I echo commenter Linda’s thoughts – sophistication isn’t something that everyone is striving for nor does it work for everyone. I personally tend toward the minimalist but after years of being raised in the “look at yourself in the mirror and then take one thing off” school of decorous fashion, I wish I took more risks and wasn’t so cautious.

  • sue

    I think that sophistication also has to do with confidence in who you are and what you like and how you’d like to come across to others. In addition, I think it has to do with kindness and consideration for others. This doesn’t just mean good manners. It goes beyond that. I don’t just dress to please myself. I also keep in mind social milieu.

  • Sal, I think you’ve nailed it pretty well here! The only think I would add is attitude and demeanor. When I think “sophisticated,” I also think of someone who is confident, gracious, and self-possessed, not insecure, boorish or rude.

  • I think sophistication is in some ways also synonymous with unfussy, by which I mean that the clothing fits perfectly and is of good quality such that it doesn’t bunch up, slip down, or otherwise require constant readjusting. A sophisticated dresser never has to stop to hike up her cheap tights, pull down her shirt that keeps riding up, or adopt a pigeon-toed shuffle to keep her ill-fitting shoes from slipping off. So wearing a trend with sophistication might mean that you invest in a quality piece that fits you perfectly. Not that sophistication can’t be inexpensive, but it can never be cheap.

    • Great response. I get that fully, and I fully agree.

  • Sally – I love your take on sophistication. I completely concur. I think that sophistication is a state of mind. (And a bit of money doesn’t tend to hurt either :-))

  • I think sophistication is the same as sophistication in thought – the ability to hold two different ideas at the same time. So judicious balance of any trend against the rest of what you are wearing. You can do this at all levels of exuberance, and still be sophisticated, IMO.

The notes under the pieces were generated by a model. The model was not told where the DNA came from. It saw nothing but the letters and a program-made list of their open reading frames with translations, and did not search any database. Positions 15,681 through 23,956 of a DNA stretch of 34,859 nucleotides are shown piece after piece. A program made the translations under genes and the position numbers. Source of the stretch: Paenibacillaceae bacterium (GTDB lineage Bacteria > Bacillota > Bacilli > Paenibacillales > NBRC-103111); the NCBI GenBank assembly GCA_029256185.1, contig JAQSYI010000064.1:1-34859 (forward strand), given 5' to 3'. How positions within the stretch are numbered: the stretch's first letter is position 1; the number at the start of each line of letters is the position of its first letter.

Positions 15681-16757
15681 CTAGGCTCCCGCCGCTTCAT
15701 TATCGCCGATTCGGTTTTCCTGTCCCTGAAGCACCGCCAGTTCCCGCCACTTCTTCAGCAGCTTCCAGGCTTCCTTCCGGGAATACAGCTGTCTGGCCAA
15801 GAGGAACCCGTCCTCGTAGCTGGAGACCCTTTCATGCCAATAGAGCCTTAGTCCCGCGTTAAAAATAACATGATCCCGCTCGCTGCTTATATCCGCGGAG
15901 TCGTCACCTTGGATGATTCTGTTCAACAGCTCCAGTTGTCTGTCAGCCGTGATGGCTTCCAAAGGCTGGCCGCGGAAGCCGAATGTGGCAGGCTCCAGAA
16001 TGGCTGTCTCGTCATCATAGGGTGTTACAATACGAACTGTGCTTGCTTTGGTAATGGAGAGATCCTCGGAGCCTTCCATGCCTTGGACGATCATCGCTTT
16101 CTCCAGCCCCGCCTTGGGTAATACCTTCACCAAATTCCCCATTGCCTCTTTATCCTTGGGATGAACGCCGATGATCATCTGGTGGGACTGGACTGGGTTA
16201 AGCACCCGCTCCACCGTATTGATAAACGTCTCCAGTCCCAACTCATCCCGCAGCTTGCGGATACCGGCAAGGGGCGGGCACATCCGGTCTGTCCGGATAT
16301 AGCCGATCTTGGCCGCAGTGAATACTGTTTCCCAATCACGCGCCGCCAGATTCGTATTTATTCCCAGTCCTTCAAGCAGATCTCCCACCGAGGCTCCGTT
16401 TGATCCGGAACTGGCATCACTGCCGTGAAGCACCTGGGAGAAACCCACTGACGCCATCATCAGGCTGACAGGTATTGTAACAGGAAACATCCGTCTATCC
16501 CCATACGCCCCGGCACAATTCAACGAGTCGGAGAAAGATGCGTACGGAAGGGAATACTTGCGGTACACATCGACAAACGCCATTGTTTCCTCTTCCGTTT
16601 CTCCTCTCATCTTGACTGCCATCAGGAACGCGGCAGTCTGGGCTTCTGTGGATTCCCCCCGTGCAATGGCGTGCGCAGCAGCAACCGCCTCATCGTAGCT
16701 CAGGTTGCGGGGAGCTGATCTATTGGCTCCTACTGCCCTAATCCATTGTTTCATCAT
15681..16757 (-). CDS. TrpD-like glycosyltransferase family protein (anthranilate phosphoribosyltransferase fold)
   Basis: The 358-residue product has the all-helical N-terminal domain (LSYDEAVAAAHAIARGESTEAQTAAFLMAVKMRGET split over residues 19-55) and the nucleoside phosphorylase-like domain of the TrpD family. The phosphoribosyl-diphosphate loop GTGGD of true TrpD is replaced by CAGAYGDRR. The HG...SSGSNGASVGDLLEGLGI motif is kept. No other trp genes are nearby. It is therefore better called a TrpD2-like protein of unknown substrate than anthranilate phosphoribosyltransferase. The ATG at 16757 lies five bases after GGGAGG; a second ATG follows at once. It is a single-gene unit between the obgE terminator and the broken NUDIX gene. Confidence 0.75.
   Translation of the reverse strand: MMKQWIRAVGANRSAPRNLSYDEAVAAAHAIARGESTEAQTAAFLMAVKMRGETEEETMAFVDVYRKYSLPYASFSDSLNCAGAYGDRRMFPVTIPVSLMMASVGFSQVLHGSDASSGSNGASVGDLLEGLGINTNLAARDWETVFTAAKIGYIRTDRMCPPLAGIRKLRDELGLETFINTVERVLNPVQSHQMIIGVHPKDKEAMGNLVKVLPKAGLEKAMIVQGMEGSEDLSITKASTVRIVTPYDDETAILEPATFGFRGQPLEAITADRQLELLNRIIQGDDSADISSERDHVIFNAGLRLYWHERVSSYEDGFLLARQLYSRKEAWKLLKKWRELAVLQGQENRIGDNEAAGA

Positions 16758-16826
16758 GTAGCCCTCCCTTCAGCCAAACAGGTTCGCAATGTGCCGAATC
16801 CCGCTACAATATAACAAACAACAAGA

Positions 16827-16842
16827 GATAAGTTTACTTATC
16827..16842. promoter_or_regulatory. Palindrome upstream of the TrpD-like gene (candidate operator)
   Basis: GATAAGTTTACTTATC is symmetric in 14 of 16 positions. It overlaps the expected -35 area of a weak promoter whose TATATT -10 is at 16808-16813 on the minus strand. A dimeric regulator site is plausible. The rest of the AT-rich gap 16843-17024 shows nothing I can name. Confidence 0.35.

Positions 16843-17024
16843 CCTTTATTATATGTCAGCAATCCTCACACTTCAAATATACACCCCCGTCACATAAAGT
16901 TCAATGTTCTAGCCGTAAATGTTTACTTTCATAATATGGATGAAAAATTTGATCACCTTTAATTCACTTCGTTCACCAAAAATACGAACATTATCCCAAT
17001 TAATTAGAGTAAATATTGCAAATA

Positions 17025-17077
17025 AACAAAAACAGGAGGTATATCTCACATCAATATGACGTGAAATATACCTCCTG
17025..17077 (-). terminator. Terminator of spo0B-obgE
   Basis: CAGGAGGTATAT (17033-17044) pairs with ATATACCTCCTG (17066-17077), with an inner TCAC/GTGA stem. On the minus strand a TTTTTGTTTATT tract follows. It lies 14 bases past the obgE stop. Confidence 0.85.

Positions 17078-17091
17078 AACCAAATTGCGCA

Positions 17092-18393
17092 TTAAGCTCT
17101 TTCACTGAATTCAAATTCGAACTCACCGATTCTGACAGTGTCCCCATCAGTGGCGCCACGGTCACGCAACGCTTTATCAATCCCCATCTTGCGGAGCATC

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  • Janet

    I also think fit is extremely important as we get older. I’ve noticed that we bulge a bit more even if we are in good shape. The tummy, the skin around your bra that is noticeable under a t shirt… Tight clothing simply doesn’t look as good. Blouses are great because they still show your shape but don’t show the bulges.

  • Anon

    Sophistication is definitely ageless. Trends change, but excellent styles persist. Occasionally, I will come across daguerreotypes from the 1800s and early 1900s of men and women with haircuts and/or clothing that looks amazing centuries after the fact.

    For instance, this haircut (not the clothes) still persists:
    http://27.media.tumblr.com/tumblr_lmxn4abD9L1qkgs51o1_500.jpg

    …and is replicated to this day:
    http://media.tumblr.com/tumblr_ljto9z6vCB1qayzvw.jpg

  • Maria

    I’ve always worn a lot of black pants and skirts with simple lines when I was younger. No I’m 49 turning 50 in November and getting ready to embark on another business in which I venture out more. Currently, I have a home-based freelance business. So I want to look sophisticated yest casual. I believe this look will work best with my business venture as I will look confident yet not like some rich snob trying to get richer. I want to look trustworthy and not intimidating. I need help doing that. I’m not sure if the black slacks and black skirts helped me to pull off the sophisticated look that I had hoped it would all those years ago since I don’t believe I would be described as a sophisticate. So I have to say that I agree that self-confidence has a lot to do with it since I lacked a lot of that when I was younger. But I am more self-confident now and just need to right look to boost it. I have the right haircut. I nice, sleek chin length bob that shiny and I keep really nicely trimmed and updated make up to give myself a really clean, fresh look. But I really have trouble with blouses that look sophisticated. I know I’m going to be wearing a lot of the boot cut city pants that are low rise and boots with two inch heel (in the fall and winter) but blouses are what I need help with. I’m top heavy and have always steered clear of turtlenecks although I love that look. But this post helps me to at least know the colors I’m going to go with. Pulling the sophisticate off in the summertime and the spring isn’t easy either. But I’ll try to stick with these tips and see if that helps. Thanks.